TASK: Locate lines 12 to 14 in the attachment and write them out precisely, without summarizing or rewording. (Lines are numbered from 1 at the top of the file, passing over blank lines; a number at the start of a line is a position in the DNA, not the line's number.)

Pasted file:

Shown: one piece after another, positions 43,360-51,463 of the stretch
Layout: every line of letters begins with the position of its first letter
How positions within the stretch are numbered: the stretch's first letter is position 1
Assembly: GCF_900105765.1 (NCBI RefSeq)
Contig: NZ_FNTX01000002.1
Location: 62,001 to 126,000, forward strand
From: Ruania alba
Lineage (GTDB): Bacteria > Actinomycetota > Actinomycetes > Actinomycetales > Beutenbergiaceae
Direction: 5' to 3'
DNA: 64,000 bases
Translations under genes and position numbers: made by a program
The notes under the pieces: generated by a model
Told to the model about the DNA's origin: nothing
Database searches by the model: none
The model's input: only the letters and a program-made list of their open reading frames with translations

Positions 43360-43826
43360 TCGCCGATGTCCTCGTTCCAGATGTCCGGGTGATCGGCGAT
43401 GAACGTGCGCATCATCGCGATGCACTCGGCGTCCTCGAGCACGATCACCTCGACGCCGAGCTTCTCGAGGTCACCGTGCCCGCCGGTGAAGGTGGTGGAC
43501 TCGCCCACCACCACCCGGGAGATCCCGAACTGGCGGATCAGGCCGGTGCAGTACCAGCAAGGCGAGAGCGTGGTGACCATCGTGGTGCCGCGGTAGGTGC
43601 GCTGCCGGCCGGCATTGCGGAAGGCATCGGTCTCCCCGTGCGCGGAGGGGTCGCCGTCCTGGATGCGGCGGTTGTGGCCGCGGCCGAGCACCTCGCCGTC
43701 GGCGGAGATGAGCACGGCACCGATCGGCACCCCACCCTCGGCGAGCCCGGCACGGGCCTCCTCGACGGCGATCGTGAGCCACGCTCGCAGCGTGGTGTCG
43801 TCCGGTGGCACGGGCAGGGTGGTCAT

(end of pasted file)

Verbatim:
The notes under the pieces: generated by a model
Told to the model about the DNA's origin: nothing
Database searches by the model: none